upon by the receivers as well as by others who may read or hear parts of the speech afterwards in the media.
Words and expressions are used or omitted to affect meaning in different ways. Moreover, political speeches are
composed by a team of professional speech writers who are educated in the use of persuasive language. A political
speech is not necessarily a success because of a correctness of truth; rather it may be a matter of presenting
arguments (Bread, 2000, p. 18).
Several speeches are made to address the people before election; these speeches could also be referred to Pre-
election special addresses especially at rally and campaign. A political speech serves as a text, as an output and as
a process which may be spoken or written.
Pragmatics is seen as the study of language use in particular communicative contexts or situations of
Speech Acts in Political Speeches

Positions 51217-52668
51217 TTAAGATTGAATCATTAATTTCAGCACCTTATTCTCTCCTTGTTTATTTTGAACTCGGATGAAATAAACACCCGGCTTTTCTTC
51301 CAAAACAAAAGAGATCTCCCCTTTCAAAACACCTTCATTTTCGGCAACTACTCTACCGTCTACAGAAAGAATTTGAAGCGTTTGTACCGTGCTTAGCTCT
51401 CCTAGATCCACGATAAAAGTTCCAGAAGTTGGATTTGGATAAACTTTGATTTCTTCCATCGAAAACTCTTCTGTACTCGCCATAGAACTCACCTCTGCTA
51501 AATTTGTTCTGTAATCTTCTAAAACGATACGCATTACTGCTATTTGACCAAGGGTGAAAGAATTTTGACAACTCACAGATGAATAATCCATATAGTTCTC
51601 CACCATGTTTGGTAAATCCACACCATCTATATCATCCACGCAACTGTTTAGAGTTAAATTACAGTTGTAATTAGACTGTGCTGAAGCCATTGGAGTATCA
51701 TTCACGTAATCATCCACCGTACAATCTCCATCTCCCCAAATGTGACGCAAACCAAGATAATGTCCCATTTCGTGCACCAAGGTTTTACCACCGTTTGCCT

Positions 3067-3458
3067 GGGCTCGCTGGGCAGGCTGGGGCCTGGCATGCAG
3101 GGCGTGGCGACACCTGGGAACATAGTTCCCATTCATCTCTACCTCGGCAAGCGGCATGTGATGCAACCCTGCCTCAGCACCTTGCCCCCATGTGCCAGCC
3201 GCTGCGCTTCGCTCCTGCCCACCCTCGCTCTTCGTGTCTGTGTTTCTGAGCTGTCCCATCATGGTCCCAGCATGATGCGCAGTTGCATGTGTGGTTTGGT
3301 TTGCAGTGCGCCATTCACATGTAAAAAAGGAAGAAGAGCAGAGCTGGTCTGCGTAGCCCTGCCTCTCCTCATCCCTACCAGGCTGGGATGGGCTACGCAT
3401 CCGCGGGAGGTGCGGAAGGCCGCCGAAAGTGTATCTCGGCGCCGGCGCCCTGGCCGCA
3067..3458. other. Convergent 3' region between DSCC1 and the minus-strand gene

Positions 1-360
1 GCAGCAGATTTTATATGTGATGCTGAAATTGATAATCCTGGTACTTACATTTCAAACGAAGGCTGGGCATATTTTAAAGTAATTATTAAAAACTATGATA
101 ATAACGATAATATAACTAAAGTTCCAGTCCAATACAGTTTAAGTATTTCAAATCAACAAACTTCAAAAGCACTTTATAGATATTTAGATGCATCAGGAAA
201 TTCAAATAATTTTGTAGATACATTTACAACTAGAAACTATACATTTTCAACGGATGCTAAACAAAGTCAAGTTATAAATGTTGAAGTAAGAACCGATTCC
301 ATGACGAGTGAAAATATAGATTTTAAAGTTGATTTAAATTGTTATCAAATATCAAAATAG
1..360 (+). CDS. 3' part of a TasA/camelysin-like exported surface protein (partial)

701
necessity, this would take cognizance of the message being communicated or the speech act being performed; the
participants involved; their intention, knowledge of the world and the impact of these on their interactions; what
they have taken for granted as part of the context; the deductions they make on the basis of the context; what is
implied by what is said or left unsaid; etc. (Leech, 1983, p. 20; Watson & Hill, 1993, p. 146; Thomas, 1995, p. 7).
Most politicians are unaware of the fact that there is a link between what is said, what is meant, and the
action conveyed by what is said. In the study of political speeches, one major theory that has been affective and
adequate for analysis is the speech act theory.
4. Speech Acts Theory
The study of meaning as an enterprise in language study has attracted a lot of enquiries from various
language experts. So far, two major directions have been distinguished; these are semantics and pragmatics.
Although, these perspectives are different, they are complementary. Semantics as a branch of linguistics has been